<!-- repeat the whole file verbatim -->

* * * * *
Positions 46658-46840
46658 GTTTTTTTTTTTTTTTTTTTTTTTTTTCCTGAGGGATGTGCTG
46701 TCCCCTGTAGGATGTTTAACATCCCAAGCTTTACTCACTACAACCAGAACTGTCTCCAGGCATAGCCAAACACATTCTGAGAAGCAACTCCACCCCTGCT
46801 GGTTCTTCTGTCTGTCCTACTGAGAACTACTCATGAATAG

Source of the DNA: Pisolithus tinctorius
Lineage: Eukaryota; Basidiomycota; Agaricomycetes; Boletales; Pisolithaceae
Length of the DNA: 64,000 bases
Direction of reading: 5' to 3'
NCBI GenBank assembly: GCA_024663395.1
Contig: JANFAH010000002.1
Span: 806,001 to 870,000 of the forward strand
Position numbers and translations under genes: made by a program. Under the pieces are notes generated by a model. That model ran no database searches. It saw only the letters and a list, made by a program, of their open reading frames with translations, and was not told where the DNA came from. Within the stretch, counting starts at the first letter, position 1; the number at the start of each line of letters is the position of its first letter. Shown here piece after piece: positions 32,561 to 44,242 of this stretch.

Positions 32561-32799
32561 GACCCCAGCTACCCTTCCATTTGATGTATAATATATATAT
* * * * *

Positions 46658-46840
46658 GTTTTTTTTTTTTTTTTTTTTTTTTTTCCTGAGGGATGTGCTG
46701 TCCCCTGTAGGATGTTTAACATCCCAAGCTTTACTCACTACAACCAGAACTGTCTCCAGGCATAGCCAAACACATTCTGAGAAGCAACTCCACCCCTGCT
46801 GGTTCTTCTGTCTGTCCTACTGAGAACTACTCATGAATAG

Source of the DNA: Pisolithus tinctorius
Lineage: Eukaryota; Basidiomycota; Agaricomycetes; Boletales; Pisolithaceae
Length of the DNA: 64,000 bases
Direction of reading: 5' to 3'
NCBI GenBank assembly: GCA_024663395.1
Contig: JANFAH010000002.1
Span: 806,001 to 870,000 of the forward strand
Position numbers and translations under genes: made by a program. Under the pieces are notes generated by a model. That model ran no database searches. It saw only the letters and a list, made by a program, of their open reading frames with translations, and was not told where the DNA came from. Within the stretch, counting starts at the first letter, position 1; the number at the start of each line of letters is the position of its first letter. Shown here piece after piece: positions 32,561 to 44,242 of this stretch.

Positions 32561-32799
32561 GACCCCAGCTACCCTTCCATTTGATGTATAATATATATAT